Here's the top news in academia this month in open access, academic publishing, higher education, and more.

Scholastica has launched an all-new law review submission process to help legal scholars identify which law reviews are best-suited for their article.

A look at the 3 main quantitative measures used to determine the current state of open access to research and implications for the future of open access over the next 10 years.

In yesterday's New York Times, D.D. Gutenplan writes how librarians have taken up the fight against academic publishers who they see as making huge profits while adding little value to the dissemination of academic knowledge.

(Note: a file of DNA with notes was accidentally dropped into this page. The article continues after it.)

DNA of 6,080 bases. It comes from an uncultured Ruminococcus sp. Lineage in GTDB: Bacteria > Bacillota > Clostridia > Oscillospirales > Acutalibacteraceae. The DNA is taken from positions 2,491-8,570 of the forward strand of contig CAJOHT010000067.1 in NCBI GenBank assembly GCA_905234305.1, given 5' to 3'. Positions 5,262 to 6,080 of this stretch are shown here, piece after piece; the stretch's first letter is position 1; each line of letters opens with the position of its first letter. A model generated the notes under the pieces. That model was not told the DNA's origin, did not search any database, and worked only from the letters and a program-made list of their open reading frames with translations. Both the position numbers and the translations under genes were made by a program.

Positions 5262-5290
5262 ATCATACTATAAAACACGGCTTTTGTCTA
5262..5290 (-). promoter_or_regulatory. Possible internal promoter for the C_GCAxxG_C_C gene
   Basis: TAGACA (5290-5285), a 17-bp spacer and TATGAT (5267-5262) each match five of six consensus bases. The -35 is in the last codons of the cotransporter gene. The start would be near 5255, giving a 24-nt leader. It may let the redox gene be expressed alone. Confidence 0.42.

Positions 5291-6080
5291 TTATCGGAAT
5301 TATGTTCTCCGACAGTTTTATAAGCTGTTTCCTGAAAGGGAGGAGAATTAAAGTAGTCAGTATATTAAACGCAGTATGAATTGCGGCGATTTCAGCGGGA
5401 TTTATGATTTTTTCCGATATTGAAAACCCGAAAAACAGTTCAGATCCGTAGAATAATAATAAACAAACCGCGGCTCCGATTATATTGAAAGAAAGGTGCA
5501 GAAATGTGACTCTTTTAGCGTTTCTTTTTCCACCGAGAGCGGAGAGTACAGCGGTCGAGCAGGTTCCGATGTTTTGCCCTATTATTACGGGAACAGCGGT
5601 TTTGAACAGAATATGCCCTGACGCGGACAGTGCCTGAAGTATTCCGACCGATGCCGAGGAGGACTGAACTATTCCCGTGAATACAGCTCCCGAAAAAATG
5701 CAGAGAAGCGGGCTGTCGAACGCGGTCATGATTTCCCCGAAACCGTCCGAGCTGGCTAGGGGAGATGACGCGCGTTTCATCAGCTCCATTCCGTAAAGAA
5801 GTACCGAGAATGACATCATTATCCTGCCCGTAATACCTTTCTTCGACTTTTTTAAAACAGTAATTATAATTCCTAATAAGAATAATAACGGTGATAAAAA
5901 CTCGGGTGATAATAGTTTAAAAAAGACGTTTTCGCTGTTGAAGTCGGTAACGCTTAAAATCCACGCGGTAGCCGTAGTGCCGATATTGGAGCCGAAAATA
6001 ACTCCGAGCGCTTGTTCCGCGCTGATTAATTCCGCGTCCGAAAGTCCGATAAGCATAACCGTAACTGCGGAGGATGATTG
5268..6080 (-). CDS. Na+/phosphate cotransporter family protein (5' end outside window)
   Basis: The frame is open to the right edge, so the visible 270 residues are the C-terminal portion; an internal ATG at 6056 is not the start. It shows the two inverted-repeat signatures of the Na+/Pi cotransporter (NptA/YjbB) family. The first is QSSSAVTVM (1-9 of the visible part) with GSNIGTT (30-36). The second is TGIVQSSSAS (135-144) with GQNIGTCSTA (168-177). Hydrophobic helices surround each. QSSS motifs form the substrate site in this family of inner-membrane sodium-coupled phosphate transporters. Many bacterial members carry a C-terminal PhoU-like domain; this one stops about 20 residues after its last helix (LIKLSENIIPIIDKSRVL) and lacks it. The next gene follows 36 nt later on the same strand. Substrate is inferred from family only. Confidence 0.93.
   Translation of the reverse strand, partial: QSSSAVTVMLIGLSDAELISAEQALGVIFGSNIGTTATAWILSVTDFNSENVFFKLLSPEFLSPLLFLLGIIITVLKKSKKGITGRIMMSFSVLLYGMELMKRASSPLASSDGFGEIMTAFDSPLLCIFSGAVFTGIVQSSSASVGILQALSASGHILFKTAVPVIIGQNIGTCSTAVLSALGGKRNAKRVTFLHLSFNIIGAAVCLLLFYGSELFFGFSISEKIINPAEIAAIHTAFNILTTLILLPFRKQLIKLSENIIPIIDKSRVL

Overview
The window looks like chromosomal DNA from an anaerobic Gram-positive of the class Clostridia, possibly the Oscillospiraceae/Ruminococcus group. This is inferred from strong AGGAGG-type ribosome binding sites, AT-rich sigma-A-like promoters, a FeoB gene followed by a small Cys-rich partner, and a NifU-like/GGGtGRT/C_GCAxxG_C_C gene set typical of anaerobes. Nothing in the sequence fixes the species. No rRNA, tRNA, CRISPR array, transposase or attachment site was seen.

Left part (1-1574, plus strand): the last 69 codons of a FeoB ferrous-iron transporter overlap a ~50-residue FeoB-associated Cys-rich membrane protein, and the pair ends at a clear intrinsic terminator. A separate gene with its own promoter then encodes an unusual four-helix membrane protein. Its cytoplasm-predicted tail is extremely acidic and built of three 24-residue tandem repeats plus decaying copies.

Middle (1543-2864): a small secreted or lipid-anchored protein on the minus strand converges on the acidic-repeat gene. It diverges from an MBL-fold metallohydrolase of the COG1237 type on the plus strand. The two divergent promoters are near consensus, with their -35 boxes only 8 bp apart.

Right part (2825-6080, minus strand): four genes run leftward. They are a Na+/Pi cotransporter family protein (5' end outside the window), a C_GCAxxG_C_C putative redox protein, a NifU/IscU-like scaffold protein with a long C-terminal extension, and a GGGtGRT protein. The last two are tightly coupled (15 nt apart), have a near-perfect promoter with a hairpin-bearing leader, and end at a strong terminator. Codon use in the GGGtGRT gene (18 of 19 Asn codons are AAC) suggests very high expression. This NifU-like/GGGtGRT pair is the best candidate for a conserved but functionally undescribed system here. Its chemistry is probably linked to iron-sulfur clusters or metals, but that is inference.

A Library Sciences Masters student, recently sent us a Slideshare presentation titled, 'What's Wrong With Scholarly Publishing Today?'by Bjorn Brembs . It provided a ton of illuminating data on problems that scientists see with academic publishing.

I decided to get a little 'academic-y' and do some research on the peer review process because when I thought about my own experience, it went something like this...

Has the academic publishing ecosystem reached its melting point?

I've been reading and thinking the past couple of days about publishing as a graduate student–is it good? Should you do it? When and where should you do it?

How we've been getting feedback on our ideas for Scholastica

Last week, I sent some tweets out about Scholastica to academics who focus on technology in academia. One professor, tweeted back to me to ask whether or not Scholastica was commercial or open source